The growth of Dollar Tree, Dollar General, and the other large chains has come at the expense of not only upmarket competitors, but smaller dollar stores. As the New York Times pointed out, dollar-store chains have done a fine job of pushing mom-and-pop operations out of the business through their presence and their supply chains.


Related: Best "Main Street" Shopping Districts in All 50 States

Their Numbers Are Growing
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They Tend to Cluster
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Even Dollar Stores Struggle to Keep up With Amazon

Their numbers are growing, but dollar stores face the same struggles as many other retail stores in the current environment. Dollar Tree and Dollar General benefit from a shrinking middle class that is drifting into lower tiers, but they're also pressured by online marketplaces such as Amazon. Even with their great deals, dollar stores feel the same pinch as other retailers when the economy softens.


Related: 16 Businesses That Amazon Has Threatened

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Wholesalers and Direct Suppliers Save Them Money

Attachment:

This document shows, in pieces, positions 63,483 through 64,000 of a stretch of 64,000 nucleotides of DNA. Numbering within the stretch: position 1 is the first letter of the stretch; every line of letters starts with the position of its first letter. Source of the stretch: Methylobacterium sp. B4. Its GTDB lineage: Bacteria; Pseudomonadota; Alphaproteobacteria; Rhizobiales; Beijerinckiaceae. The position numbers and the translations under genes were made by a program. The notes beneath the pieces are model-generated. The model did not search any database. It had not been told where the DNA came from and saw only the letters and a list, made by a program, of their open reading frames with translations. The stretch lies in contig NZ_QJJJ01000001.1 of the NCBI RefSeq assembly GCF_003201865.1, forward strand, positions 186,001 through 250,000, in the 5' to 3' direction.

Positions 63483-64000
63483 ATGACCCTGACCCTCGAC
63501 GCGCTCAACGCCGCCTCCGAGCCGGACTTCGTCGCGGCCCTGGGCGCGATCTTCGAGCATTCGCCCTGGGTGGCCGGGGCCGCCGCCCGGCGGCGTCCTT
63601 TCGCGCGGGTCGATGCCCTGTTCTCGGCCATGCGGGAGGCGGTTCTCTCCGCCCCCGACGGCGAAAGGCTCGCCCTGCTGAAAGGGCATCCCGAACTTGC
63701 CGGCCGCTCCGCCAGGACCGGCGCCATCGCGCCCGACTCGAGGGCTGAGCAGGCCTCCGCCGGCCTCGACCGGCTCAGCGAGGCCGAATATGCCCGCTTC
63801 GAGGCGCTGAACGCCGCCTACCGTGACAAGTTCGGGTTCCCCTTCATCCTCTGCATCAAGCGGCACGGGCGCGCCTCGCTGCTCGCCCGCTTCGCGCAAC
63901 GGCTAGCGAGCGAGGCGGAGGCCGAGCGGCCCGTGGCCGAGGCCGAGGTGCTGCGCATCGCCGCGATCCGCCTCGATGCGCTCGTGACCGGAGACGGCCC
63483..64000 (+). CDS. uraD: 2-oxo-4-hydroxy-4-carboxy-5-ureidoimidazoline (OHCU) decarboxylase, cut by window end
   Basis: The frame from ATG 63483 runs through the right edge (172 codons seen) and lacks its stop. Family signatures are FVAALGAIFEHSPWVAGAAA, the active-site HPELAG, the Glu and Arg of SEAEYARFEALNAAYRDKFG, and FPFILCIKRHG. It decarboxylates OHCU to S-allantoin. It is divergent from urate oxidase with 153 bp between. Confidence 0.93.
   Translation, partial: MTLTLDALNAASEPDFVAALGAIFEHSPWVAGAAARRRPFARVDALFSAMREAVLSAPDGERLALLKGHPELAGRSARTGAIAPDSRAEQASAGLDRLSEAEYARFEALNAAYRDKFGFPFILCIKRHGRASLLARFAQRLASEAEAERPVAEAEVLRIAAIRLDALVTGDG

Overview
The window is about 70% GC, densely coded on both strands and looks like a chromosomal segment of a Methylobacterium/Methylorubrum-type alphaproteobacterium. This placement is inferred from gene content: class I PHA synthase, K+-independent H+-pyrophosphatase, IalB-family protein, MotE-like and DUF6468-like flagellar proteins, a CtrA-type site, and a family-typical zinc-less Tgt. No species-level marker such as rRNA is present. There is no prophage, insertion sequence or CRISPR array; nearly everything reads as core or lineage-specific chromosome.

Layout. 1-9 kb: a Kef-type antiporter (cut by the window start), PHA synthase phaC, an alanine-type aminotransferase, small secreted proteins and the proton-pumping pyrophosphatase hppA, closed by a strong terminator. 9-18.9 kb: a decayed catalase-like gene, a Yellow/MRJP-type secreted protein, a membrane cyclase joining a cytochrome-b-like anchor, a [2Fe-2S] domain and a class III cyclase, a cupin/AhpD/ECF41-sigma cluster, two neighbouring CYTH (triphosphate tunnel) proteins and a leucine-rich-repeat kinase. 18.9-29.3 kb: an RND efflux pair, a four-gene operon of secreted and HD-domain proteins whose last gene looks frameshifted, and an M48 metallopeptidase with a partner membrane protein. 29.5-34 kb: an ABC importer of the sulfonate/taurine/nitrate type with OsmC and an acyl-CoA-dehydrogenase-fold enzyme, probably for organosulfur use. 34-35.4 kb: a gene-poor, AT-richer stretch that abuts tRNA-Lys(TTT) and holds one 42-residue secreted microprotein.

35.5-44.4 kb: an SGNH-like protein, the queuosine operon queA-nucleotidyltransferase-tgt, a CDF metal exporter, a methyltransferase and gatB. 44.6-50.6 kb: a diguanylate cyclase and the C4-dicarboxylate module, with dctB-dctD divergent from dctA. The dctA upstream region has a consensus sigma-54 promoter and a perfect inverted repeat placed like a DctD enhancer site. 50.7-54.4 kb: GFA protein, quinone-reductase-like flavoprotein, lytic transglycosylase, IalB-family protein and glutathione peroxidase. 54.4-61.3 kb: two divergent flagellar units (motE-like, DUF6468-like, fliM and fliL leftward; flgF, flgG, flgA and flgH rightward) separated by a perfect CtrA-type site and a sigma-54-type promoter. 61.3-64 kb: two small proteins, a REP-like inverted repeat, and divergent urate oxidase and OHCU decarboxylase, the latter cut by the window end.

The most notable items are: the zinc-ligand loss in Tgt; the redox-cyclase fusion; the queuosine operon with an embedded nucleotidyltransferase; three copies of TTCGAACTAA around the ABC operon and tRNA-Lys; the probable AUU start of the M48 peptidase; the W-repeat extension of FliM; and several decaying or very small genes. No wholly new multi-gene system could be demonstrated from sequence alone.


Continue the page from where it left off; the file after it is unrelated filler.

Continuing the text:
Independent dollar stores and small chains depend heavily on wholesalers with access to overproduced products or inexpensive imports. But some of the larger chains have their own suppliers in place and deal with name-brand clients directly.


Related: 25 Dorm Room Essentials to Buy at the Dollar Store

They Make Many Dollars
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They Make Many Dollars

Last year, Dollar Tree and Dollar General alone made $51.4 billion in revenue. That's two-thirds more than what Macy's made, but not even half of what Kroger brought in.


Related: 18 Secrets for Shopping at Kroger

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They're a Bulk Store in Reverse

They're picking up items in bulk and benefiting from the economics of scale, but dollar stores aren't always passing the bulk of those deals onto the consumer. That's evident from Dollar Tree's Direct to Business program, which lets businesses and charitable organizations pick up items at bulk prices, but doesn't charge them a warehouse fee like Costco or Sam's Club for the privilege. Meanwhile, they can break up cases and sell items for $1 in stores whether or not that's their unit price in bulk.


Related: 20 Things You Probably Didn't Know About Costco

Family Dollar Store
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They Don't Franchise

All Dollar Tree and Family Dollar stores are operated from their corporate headquarters in Virginia. Dollar General doesn't franchise either, but will let you sell Dollar General products online as an "affiliate" for a 5% commission.


Related: 18 Ways to Build Wealth During a Recession

They're High Margin